Ankara expects a convincing explanation and apology from Greece, Italy and Germany after the three illegally intercepted Roseline A, a Turkish-flagged commercial vessel, in international waters during Operation Irini on Nov. 22.
The operation on the vessel, which was carrying food and aid to Libya, caused a diplomatic scandal when it became clear it was carried out without any prior consultation with Turkey and Libya’s Government of National Accord (GNA). The move also violated U.N. Security Council resolution 2292.
The raid was carried out without the permission of the vessel’s flag country, Turkey, followed by a 16-hour search that uncovered nothing but food and construction materials.
During the search, which resembled a scene from a pirate movie, Roseline A's crew were treated like criminals.
Turkey has said it will practice all legal, military and political rights in response.
The country's National Security Council (MGK) on Wednesday said: "We're condemning the recent unilateral interference, which completely violates international law and spirit of alliance, in the strongest way. All necessary steps will be taken against this action."
President Recep Tayyip Erdoğan, Foreign Minister Mevlüt Çavuşoğlu and Defense Minister Hulusi Akar all underlined that Turkey would respond to the tyranny on the ground.
Turkey will keep the issue on its agenda, as an example for others to show it will not tolerate tyrannical actions and violations of international maritime law. The illegal raid could even be taken to the international courts.
Ankara believes the responsibility does not fall on one country, but all participant countries of Operation Irini because they are equally responsible in the command-decision process. It believes the raid was not the result of one country's hostility toward Turkey but rather a collective decision.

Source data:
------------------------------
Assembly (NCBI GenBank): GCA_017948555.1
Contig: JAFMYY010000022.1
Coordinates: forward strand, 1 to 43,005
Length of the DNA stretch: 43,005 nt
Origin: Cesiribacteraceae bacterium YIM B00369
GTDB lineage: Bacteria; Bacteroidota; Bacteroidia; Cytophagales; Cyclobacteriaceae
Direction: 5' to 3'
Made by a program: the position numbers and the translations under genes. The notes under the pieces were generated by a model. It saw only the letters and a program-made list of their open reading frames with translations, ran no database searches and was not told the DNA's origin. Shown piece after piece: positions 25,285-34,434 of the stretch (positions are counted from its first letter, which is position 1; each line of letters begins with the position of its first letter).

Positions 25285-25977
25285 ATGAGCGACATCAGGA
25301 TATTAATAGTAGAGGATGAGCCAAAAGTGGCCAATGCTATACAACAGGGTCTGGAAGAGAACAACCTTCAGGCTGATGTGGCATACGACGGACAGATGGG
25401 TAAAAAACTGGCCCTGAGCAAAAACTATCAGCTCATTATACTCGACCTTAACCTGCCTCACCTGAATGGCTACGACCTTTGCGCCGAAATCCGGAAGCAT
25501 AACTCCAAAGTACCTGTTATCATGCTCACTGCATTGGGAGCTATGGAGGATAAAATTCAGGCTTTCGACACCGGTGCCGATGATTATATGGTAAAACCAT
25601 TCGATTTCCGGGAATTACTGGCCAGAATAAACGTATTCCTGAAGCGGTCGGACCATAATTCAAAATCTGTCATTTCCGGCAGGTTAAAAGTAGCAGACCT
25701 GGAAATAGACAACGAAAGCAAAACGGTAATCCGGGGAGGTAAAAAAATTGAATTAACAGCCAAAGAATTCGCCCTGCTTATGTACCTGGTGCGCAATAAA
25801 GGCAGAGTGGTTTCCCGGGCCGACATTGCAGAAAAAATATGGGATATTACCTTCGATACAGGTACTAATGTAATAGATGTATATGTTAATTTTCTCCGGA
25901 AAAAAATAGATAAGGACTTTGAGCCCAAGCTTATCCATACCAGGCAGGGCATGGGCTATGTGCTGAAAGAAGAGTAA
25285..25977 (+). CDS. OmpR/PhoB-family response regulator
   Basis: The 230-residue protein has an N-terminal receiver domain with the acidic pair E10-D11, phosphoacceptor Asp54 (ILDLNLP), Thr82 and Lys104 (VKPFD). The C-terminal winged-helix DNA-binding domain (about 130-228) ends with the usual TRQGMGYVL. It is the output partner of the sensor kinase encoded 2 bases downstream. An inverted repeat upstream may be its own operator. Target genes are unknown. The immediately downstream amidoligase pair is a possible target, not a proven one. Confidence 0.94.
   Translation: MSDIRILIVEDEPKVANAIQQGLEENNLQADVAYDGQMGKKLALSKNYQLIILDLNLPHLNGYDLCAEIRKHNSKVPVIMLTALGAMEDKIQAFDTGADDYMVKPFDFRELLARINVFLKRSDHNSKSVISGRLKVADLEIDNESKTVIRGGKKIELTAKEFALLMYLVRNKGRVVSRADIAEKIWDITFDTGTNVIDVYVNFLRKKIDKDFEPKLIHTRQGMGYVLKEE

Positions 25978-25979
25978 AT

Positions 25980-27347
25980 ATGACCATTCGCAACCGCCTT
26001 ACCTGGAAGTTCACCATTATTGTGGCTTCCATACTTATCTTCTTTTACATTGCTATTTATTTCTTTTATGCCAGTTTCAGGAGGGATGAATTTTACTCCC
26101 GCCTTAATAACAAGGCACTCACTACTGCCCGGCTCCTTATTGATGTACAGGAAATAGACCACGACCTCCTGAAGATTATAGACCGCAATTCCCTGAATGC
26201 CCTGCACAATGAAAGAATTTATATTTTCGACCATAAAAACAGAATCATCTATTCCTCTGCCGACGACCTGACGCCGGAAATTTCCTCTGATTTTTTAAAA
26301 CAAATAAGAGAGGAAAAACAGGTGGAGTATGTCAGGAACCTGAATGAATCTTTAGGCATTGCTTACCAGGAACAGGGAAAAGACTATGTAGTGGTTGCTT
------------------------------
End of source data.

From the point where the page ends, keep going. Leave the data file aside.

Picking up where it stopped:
Turkey also questioned the aim of Operation Irini that stands in the way of food aid being sent to the GNA but overlooks aid being sent to putschist the Gen. Khalifa Haftar. Turkey strongly claims the operation violates international law, maritime law and has questionable legitimacy.
In addition to Operation Irini's illegal acts, the "Courbet" tension between Turkish and French warships in the waters off Libya in June is also noteworthy. The incident triggered discussions within NATO, with France singling out Turkey and claiming the Turkish vessel "harassed" France's Courbet frigate. The allegations were confuted following a technical investigation made on the instruction of NATO Secretary-General Jens Stoltenberg.
Turkey is now convinced that the actions in violation of international law of EU countries' military forces in international waters are not accidental, isolated incidents. Ankara knows that its military, political and economic agreements with the internationally-recognized GNA in Libya disturb some countries in Brussels, particularly France. Turkey can foresee asymmetric attacks coming its way but this does not prevent the country from taking the issue to NATO despite France's destructive behavior harming the alliance.
Relations between the NATO members initially soured over the Libya conflict since the countries support opposing sides. France accused Turkish warships of aggressive behavior after its warship tried to inspect a vessel in June that it suspected was violating a U.N. arms embargo on Libya, but Turkey has denied harassing the Courbet.
The two countries' dispute escalated further after France sent naval assets into the Eastern Mediterranean to support Greek warships, shadowing Turkish vessels in disputed waters.
Ankara knows that the attack on a Turkish vessel within the scope of Operation Irini was a message as was the French attack in June. Turkey's role in establishing permanent stability and sustainable peace in Libya, after inking an agreement on continental shelves with the GNA, disturbs those with oil and trade deals with Haftar. Turkey's rights in the Eastern Mediterranean, under international law, disturb the same group.
In light of the developments, all eyes are now on the EU summit scheduled for Dec. 11 to see which decisions will be taken. It will be the EU and countries provoking the bloc that will suffer the most if the same attitude seen in Irini and Courbet is continued. Another negative message from Brussels, despite Ankara's constructive approach, positive messages and olive branch, will open a period in relations that will be difficult to fix for a long time.
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